Virginia Law of Self Defense
Virginia law protects the use of reasonable and proportional force to defend life, limb, and property. This right extends to individuals and to those they seek to protect (third parties). Virginia recognizes justifiable and excusable self-defense.
Self-defense, however, is not summarized in a statue or through a simple equation. Instead, self-defense is defined broadly by Virginia courts as the amount of force used to defend oneself that is not excessive and is reasonable in relation to the perceived threat. This means that judgment as to whether the use of force was reasonable will be determined on a case-by-case basis, ex-post-facto.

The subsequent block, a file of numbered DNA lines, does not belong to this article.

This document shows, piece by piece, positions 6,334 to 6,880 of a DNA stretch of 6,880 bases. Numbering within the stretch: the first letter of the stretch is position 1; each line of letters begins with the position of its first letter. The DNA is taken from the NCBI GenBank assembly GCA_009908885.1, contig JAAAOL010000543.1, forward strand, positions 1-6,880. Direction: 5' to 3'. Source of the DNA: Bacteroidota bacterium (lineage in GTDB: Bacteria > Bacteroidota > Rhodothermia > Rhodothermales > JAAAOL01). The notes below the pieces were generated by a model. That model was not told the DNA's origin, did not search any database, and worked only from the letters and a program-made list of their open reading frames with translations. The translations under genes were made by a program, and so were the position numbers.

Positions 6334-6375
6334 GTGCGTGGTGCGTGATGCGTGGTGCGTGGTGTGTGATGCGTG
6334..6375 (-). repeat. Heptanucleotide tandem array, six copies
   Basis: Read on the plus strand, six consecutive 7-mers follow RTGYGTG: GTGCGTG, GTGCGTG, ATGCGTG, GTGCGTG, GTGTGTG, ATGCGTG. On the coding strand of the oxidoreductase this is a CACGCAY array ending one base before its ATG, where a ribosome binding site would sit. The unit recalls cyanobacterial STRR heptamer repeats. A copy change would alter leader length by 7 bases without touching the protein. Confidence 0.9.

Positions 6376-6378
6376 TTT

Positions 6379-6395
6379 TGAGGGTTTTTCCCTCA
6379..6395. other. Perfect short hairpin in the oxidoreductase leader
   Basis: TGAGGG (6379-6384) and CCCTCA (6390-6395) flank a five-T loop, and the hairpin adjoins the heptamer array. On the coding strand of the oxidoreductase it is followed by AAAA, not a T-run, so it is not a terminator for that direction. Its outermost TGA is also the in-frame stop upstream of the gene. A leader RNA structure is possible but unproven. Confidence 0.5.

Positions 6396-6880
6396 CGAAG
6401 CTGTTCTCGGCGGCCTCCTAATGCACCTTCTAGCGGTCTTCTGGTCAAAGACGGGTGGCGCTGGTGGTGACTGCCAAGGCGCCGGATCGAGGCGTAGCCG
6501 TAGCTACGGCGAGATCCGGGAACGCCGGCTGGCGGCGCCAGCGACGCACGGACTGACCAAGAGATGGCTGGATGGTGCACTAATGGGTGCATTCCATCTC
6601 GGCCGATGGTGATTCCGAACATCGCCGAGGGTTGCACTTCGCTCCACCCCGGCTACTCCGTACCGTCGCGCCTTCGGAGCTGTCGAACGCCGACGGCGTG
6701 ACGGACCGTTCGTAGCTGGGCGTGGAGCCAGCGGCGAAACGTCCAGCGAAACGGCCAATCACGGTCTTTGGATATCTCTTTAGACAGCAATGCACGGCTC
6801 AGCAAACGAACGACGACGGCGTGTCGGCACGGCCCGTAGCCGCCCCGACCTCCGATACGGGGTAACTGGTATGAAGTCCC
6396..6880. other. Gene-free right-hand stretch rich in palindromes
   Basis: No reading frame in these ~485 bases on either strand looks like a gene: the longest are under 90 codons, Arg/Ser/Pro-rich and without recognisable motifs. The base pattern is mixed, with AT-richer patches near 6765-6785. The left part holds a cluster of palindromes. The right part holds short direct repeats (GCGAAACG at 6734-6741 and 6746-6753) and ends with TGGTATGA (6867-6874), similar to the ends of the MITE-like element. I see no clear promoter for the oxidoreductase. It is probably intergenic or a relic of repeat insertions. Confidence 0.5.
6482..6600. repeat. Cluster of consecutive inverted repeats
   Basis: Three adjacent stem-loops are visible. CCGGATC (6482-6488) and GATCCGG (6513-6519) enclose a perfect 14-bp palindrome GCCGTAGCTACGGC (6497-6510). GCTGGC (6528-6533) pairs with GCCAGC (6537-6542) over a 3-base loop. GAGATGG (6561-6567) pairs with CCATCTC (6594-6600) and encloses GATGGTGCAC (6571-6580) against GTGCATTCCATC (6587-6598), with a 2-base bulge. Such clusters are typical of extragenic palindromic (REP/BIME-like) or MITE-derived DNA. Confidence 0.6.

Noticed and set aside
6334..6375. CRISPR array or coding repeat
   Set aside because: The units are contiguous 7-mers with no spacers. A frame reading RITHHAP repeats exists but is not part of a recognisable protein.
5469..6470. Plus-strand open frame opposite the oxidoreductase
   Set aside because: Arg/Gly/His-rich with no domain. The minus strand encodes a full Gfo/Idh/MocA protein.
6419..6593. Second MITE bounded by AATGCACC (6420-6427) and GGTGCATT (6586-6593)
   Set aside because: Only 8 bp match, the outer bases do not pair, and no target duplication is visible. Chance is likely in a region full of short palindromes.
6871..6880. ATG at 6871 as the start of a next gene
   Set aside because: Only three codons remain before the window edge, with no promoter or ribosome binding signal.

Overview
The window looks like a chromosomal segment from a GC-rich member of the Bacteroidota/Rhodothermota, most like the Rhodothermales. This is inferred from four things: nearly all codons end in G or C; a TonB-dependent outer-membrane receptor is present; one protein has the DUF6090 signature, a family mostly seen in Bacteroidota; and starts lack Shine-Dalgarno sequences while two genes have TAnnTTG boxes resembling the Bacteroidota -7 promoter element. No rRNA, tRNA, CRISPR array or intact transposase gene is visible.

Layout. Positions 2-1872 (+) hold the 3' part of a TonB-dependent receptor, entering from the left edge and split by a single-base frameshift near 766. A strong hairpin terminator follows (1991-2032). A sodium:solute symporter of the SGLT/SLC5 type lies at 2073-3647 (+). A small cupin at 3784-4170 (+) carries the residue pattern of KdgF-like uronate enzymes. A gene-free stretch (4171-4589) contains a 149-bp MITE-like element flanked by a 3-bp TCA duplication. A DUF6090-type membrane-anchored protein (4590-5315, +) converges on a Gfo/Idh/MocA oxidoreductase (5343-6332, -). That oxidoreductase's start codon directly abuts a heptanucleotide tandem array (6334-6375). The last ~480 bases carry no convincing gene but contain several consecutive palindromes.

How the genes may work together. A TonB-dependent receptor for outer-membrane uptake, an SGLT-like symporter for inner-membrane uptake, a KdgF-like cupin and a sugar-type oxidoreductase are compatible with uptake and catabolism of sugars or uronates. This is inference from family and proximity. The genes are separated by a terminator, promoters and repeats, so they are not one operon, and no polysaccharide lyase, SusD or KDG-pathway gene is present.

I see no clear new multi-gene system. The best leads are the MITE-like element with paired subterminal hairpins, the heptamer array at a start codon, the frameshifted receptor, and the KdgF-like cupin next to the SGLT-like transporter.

Virginia police and prosecutors will decide whether to charge someone who used force in self-defense. They will evaluate each case based on physical evidence, eyewitness observations, and statements made by the person claiming self-defense. Unfortunately, firearm owners in Virginia frequently find themselves charged with brandishing, manslaughter or even murder when law enforcement officers and prosecutors do not believe self-defense was a valid claim.
As such, self-defense is most commonly used by a criminal defense attorney as an affirmative defense to a criminal charge. Self-defense is used as a defense in the following types of Virginia cases: Murder, Manslaughter, Assault and Battery, Brandishing a Firearm, Disorderly Conduct, Reckless Handling of a Firearm, and Resisting Arrest.